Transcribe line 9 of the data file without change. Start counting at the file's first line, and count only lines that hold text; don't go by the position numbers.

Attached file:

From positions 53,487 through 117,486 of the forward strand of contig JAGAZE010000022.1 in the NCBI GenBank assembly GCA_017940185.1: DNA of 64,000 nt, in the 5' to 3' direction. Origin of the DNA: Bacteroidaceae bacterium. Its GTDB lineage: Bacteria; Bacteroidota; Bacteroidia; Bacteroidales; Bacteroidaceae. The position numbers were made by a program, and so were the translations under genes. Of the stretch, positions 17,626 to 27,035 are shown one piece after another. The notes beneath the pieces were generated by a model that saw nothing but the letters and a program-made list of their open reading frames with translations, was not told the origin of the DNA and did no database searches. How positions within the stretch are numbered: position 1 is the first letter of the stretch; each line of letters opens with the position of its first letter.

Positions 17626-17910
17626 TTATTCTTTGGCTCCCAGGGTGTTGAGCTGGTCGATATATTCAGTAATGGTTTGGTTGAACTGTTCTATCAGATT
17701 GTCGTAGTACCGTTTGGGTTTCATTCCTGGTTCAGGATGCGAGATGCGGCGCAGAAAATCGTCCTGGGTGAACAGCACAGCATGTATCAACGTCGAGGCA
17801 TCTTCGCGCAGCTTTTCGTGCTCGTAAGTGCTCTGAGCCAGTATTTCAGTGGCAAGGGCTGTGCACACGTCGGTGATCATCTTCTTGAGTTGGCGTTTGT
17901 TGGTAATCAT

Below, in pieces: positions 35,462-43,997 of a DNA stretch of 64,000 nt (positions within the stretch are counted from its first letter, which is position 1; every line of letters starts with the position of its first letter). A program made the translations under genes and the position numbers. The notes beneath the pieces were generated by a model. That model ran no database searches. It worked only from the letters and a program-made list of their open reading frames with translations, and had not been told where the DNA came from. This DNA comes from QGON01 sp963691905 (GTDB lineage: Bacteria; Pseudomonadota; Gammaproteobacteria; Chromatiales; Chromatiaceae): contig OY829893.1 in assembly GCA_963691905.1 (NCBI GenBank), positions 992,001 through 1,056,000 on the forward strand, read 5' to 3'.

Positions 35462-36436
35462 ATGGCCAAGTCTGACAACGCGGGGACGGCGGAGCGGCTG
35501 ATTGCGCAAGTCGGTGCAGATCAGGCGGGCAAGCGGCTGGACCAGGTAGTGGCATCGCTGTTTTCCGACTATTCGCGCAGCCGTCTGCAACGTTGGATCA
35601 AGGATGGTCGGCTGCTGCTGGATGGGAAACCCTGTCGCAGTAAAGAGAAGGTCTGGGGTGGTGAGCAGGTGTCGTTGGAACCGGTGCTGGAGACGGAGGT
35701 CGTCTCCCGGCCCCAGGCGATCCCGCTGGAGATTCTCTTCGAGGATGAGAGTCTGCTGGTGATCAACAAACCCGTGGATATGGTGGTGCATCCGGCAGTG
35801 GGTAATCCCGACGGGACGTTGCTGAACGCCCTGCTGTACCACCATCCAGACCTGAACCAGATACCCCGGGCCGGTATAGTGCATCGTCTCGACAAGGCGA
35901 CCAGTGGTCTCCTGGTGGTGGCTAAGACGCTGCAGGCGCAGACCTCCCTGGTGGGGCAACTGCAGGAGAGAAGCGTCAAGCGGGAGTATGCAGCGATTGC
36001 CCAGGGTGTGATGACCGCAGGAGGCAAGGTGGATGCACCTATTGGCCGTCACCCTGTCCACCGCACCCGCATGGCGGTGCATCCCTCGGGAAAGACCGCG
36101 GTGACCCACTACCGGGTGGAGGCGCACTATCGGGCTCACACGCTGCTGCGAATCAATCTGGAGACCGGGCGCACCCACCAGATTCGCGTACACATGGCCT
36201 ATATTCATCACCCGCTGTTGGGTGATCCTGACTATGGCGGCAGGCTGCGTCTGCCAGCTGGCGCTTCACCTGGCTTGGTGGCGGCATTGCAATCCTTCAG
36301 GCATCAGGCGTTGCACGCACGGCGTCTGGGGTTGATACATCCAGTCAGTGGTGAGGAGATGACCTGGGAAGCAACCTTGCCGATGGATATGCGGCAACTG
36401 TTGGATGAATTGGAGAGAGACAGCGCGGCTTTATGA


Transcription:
35462 ATGGCCAAGTCTGACAACGCGGGGACGGCGGAGCGGCTG